'Gianni's Girls' Remember The Designer 20 Years After His Death

Photo: Dave M. Bennett/Getty Images.
It's been 20 years since the death of Gianni Versace. In 1997, the designer was tragically murdered on the steps of his Miami mansion, and the fashion world, in which sister Donatella upholds the temple of his legacy, has never been the same. Arguably one of the most famous designers in history, Versace is one of the few industry legends who passed before their time, making their absence from the runway felt for decades to come, if not forever. And, just as they do every year, fashion veterans and confidants are remembering his legacy.
A, if not the, muse of Versace, the great Naomi Campbell, remembered the visionary in an interview for Vogue Italia, which provides insight into their close friendship. For Campbell, the ready-to-wear and couturier served not only as a best friend, but her protector, a guardian that always pushed her to be a larger-than-life version of herself. For the two, the sky — not the end of the runway — truly was the limit. Asked if Versace had ever saved her life, Campbell revealed: "So many times. I can hear him in my mind, telling me don’t do this, get out of this situation. And I obey. I owe it to him that I am still alive."
Versace was a star of the generation of designers who were more provocateurs than businessmen, often sending the supermodels of the era down the runway in three to — in Campbell's case — ten looks at a time that weren't simply outfits, but armor that blended aesthetics such as glamour, androgyny, camp — and even BDSM — seamlessly. It's no secret that fashion shows back then felt more like art, or theater, as opposed to the homogenous, furiously hashtagged lineups of today. For Versace, famous or not — if you sat front row, you were family.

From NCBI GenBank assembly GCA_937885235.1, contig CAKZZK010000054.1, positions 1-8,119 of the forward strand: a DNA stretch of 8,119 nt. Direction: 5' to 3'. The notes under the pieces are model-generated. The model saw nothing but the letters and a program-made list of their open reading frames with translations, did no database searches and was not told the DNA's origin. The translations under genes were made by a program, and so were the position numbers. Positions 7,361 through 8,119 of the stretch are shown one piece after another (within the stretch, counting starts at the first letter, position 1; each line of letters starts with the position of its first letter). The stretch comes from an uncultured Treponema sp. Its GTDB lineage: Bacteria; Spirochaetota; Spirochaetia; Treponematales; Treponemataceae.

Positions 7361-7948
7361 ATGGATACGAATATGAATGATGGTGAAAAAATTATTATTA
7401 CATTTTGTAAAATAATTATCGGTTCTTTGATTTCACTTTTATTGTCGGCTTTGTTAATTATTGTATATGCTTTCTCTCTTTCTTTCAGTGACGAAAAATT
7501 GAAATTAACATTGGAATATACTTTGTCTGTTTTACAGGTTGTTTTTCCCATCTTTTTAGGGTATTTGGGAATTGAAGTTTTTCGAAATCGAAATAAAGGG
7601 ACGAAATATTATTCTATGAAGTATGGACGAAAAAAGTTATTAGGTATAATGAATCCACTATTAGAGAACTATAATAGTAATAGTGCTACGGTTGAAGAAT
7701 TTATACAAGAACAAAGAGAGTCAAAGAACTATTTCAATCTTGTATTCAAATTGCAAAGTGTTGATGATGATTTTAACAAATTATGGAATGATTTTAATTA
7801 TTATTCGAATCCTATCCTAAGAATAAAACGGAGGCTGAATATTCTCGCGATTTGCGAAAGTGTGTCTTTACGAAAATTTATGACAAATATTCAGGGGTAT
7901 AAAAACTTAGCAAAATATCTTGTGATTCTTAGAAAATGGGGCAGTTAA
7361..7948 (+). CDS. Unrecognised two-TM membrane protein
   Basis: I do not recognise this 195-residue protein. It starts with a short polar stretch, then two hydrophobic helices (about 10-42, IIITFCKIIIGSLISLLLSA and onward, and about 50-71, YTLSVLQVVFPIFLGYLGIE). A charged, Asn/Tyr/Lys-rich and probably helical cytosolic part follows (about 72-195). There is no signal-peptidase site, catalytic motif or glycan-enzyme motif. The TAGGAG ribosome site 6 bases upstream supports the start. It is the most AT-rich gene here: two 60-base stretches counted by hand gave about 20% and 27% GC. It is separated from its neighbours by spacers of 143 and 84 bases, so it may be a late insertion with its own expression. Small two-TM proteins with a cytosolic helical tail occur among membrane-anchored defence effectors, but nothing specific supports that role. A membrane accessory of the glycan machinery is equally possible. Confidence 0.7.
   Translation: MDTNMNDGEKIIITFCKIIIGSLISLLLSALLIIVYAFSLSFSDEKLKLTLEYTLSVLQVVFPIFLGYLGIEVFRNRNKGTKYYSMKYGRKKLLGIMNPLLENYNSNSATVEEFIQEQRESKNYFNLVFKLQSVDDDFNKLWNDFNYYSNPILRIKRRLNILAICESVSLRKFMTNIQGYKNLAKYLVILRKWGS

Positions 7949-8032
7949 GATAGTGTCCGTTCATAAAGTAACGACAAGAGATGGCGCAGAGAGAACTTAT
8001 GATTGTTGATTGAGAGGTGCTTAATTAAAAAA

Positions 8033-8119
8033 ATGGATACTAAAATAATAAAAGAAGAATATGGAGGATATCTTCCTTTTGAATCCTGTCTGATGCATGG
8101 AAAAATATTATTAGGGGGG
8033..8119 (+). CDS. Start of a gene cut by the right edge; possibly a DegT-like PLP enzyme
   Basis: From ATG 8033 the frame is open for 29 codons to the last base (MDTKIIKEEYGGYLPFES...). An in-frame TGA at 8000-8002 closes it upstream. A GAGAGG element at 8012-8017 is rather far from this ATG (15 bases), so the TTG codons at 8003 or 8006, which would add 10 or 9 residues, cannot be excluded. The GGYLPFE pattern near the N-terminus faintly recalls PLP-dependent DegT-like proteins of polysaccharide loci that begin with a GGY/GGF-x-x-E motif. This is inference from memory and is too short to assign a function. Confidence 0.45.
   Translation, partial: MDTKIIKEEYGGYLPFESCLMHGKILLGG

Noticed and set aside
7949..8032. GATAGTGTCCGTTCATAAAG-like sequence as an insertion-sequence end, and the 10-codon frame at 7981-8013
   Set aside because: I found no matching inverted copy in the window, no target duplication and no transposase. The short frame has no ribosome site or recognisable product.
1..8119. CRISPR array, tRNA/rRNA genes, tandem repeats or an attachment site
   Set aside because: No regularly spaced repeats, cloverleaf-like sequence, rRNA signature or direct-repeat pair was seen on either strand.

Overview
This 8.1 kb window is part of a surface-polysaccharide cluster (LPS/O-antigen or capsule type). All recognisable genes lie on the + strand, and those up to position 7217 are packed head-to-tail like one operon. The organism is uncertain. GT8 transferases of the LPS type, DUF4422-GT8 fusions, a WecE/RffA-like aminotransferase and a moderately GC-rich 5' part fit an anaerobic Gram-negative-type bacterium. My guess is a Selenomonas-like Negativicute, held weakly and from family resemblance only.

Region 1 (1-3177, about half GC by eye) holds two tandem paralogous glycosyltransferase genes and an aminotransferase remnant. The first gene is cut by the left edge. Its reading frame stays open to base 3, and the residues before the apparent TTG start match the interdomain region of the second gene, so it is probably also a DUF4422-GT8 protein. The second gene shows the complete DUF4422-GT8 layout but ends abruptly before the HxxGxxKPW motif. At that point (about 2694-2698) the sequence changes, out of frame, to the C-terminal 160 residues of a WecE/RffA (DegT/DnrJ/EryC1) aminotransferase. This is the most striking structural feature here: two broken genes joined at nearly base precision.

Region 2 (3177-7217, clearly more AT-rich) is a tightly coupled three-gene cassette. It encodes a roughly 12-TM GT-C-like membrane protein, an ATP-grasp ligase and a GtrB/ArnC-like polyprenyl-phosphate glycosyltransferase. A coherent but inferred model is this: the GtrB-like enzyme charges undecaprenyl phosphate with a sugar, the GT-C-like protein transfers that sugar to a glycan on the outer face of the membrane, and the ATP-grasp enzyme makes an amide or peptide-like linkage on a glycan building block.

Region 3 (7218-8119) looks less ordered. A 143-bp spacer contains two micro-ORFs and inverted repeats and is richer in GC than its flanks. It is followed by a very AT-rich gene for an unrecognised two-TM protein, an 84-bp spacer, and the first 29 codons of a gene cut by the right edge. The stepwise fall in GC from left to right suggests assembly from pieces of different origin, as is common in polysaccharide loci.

Because he was so revered in the industry, that meant he withheld the power to change (and improve) the lives of the women around him. "He was the first to recognize our individuality and to pay us accordingly," Campbell told Vogue. "He was also the first to introduce the concept of exclusivity: you flew to Milan or Paris, and you would walk only for him." This, plus several other tributes from 'Gianni's Girls' ahead, show just how deeply Versace touched the hearts of those around him, and why he is still missed so genuinely by the fashion industry today. To think it's only been 20 years...

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